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Herbs & Botanicals

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Dianthus (qu mai)

What is dianthus? What is it used for?

Dianthus is a type of annual flowering plant that belongs to the carnation family. There are two main types of dianthus: dianthus superbus and dianthus chinensis. For the purposes of herbal medicine, dianthus chinensis will be discussed in this article.

The typical dianthus plant grows to a height of 8-12 inches, with gray-green leaves and green stems. It usually blooms with either single or double flowers, which can be a variety of colors, including red, white, yellow and pink, and has a soft, pleasant odor. It grows best in cool zones, but is also known to grow in warm areas that have good amounts of sun and well-drained soils. In the United States, dianthus is often used as an ornamental plant to decorate gardens and landscapes. However, it has a wide range of medicinal uses as well. The stems are used in herbal remedies.

Dianthus contains a variety of chemical compounds, including anthochanin and several types of saponins. Research has shown that dianthus chinensis can act as a short-term diuretic. Extracts of dianthus can stimulate uterine contractions, and the effect is dose-dependent; that is, the more dianthus a person receives, the longer and more intense the uterine contractions will be. In traditional Chinese medicine, dianthus is considered bitter and cold, and is associated with the Bladder, Heart and Small Intestine meridians. It promotes urination, drains damp heat from the bladder, and dispels blood stasis.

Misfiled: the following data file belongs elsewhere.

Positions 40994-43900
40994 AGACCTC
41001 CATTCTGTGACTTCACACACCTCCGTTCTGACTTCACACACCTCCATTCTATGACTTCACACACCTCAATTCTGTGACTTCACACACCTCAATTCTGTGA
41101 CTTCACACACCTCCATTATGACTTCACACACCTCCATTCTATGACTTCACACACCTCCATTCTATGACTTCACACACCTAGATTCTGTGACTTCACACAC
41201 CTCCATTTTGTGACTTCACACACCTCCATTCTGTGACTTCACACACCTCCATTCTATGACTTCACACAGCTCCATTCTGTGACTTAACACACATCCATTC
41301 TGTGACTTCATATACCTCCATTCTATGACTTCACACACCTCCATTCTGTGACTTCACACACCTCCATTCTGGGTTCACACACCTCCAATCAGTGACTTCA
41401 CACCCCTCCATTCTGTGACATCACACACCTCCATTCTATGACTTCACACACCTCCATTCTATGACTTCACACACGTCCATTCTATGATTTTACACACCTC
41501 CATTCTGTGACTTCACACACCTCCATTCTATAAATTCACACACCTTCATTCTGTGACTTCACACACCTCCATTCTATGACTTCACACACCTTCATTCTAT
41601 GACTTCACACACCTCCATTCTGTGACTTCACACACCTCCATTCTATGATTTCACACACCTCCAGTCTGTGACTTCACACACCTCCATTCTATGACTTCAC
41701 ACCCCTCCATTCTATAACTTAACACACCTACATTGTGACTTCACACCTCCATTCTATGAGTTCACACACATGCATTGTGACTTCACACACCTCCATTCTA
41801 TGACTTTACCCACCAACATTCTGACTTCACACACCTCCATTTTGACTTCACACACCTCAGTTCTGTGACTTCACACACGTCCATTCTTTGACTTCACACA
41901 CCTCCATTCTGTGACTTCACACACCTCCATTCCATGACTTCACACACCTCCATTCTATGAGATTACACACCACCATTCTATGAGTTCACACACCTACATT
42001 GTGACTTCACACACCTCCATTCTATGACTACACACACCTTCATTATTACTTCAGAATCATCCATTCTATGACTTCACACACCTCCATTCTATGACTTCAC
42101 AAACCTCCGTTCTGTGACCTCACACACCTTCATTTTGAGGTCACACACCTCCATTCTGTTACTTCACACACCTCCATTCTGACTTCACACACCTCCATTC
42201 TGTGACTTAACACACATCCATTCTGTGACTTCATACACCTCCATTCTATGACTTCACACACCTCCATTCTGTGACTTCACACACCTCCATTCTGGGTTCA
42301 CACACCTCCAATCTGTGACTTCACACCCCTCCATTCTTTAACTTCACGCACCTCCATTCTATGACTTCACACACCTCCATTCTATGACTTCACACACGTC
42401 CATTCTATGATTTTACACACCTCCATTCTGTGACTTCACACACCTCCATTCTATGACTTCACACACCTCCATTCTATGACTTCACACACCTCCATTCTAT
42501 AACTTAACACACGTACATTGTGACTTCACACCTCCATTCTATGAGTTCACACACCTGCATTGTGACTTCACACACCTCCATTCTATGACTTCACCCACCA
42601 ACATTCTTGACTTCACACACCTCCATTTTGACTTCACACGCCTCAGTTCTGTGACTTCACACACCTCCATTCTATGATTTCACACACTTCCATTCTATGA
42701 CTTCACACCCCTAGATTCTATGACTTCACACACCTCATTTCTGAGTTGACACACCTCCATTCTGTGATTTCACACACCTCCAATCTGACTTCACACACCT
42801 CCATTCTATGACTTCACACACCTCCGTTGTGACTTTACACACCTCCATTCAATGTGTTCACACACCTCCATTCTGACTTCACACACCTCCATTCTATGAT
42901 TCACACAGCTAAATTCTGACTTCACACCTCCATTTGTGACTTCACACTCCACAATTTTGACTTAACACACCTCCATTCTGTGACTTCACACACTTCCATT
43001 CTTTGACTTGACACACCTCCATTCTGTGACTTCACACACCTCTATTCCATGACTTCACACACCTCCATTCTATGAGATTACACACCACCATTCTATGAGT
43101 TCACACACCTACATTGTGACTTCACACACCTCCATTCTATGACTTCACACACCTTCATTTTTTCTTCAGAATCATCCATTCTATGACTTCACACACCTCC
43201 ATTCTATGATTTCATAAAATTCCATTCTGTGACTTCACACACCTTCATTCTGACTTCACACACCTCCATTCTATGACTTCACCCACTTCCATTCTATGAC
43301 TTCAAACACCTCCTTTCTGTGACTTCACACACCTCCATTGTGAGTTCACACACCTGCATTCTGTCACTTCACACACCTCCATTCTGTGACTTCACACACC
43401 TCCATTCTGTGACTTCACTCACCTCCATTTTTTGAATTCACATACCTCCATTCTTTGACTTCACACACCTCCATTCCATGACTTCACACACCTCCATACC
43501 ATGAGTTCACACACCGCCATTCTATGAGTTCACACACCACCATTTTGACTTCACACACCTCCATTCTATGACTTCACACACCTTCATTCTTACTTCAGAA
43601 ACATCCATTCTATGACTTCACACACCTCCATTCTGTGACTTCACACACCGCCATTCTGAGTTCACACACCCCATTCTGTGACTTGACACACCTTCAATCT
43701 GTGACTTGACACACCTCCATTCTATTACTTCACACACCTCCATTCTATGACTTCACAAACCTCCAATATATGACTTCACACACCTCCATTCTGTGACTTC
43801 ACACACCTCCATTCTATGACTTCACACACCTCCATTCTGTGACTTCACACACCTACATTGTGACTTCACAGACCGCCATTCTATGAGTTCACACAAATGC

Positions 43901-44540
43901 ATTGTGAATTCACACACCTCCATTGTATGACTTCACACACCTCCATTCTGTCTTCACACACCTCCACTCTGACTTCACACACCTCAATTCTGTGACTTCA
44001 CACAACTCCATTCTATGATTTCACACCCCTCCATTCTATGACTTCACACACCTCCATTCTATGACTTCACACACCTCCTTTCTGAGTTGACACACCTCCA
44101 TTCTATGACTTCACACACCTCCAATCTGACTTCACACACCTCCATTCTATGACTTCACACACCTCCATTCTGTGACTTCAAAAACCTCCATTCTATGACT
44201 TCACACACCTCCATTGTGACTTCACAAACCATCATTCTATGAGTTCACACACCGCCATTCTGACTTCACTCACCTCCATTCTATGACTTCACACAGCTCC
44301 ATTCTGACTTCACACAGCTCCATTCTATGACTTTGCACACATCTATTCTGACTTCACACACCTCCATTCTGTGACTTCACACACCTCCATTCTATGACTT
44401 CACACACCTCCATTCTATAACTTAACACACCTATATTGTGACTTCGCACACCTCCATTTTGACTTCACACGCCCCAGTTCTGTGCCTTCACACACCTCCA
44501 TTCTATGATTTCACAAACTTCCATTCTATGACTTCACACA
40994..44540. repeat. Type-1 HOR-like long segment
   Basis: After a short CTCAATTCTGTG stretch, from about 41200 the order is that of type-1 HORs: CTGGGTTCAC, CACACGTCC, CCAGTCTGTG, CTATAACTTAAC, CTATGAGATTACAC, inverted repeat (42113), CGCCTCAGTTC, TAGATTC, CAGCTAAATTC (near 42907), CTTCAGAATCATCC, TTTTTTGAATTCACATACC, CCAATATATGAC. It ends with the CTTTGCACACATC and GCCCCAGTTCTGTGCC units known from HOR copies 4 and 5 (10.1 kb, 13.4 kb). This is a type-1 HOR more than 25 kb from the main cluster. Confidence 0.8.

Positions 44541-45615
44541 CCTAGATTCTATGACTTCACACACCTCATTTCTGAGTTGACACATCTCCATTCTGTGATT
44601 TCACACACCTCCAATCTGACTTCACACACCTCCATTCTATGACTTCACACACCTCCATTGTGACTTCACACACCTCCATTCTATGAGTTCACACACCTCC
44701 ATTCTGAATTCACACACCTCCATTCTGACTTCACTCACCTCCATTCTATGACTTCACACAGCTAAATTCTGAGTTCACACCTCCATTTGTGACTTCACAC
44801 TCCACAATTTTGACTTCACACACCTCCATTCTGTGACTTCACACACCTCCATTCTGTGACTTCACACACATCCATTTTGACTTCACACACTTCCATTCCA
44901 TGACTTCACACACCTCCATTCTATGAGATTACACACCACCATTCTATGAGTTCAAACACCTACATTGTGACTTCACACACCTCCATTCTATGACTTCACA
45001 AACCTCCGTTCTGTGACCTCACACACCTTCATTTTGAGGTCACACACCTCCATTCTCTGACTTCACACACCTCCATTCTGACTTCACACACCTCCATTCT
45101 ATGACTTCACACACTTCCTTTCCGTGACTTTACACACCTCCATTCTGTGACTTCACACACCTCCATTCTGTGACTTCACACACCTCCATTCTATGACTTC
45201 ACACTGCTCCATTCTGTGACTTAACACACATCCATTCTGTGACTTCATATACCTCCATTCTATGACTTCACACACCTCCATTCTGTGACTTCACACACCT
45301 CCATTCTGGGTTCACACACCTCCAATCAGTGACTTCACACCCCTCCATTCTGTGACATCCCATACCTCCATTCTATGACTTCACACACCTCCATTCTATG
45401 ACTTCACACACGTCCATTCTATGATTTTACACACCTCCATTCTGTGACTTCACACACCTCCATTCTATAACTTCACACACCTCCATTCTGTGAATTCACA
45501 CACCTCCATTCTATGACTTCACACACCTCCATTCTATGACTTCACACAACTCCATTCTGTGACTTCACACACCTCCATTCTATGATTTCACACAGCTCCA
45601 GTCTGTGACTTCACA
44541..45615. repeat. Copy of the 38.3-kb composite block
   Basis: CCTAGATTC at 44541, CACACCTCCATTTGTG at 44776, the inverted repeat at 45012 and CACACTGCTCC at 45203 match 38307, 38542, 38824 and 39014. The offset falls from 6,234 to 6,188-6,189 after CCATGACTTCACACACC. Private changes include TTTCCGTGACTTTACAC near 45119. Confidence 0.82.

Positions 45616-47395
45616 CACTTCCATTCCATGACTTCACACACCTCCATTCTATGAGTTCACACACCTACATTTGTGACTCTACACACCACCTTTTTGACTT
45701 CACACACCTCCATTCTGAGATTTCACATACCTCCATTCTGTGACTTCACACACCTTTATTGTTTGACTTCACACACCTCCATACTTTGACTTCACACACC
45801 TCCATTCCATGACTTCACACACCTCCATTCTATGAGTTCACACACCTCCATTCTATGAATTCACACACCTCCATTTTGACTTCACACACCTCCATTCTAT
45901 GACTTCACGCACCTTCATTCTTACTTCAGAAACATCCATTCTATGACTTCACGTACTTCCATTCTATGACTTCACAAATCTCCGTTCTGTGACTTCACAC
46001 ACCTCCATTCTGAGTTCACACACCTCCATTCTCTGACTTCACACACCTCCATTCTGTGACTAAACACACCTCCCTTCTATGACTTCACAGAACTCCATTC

How much dianthus should I take?

The typical dosage of dianthus is 3-10 grams per day, taken as a decoction, pill or powder. Some practitioners recommend a slightly higher dose (6-12 grams).

What forms of dianthust are available?

Dianthus is available as a pill, powder or decoction. Some herbal shops also sell concentrated dianthus extracts. Dianthus seeds can also be purchased at some nurseries and grown in a garden, but they should only be used for ornamental purposes.

What can happen if I take too much dianthus? Are there any interactions I should be aware of? What precautions should I take?

Large doses of dianthus can cause long-term contractions of the uterus. Because dianthus can stimulate contraction of the uterus, it should not be taken by women who are pregnant or have recently given birth. As of this writing, there are no known drug interactions with dianthus. As always, however, make sure to consult with a licensed health care provider before taking dianthus or any other herbal remedy or dietary supplement.

References

  • Chen X, et al. The anti-lipid peroxidation effect of 19 herbs. Journal of Pharmacology and Clinical Application of TCM 1995;11(4):27-28.
  • Editorial Committee of Chinese Materia Medica. State Drug Administration of China. Chinese Materia Medica. Shanghai Science and Technology Press, 1998.
  • Ewart LC. 1997 Flower Seed Trials. Michigan State University: Thompson and Morgan, 1997.
  • Li DG, et al. The diuretic effect of qu mai of Shandong origin. Journal of Traditional Chinese Medicine Material 1996;19(10):520-522.
  • Zhang ZR, et al. Chemical components of qu mai of Shandong origin. Journal of Shizhen Medicinal Material Research 1998;9(3):232-233.

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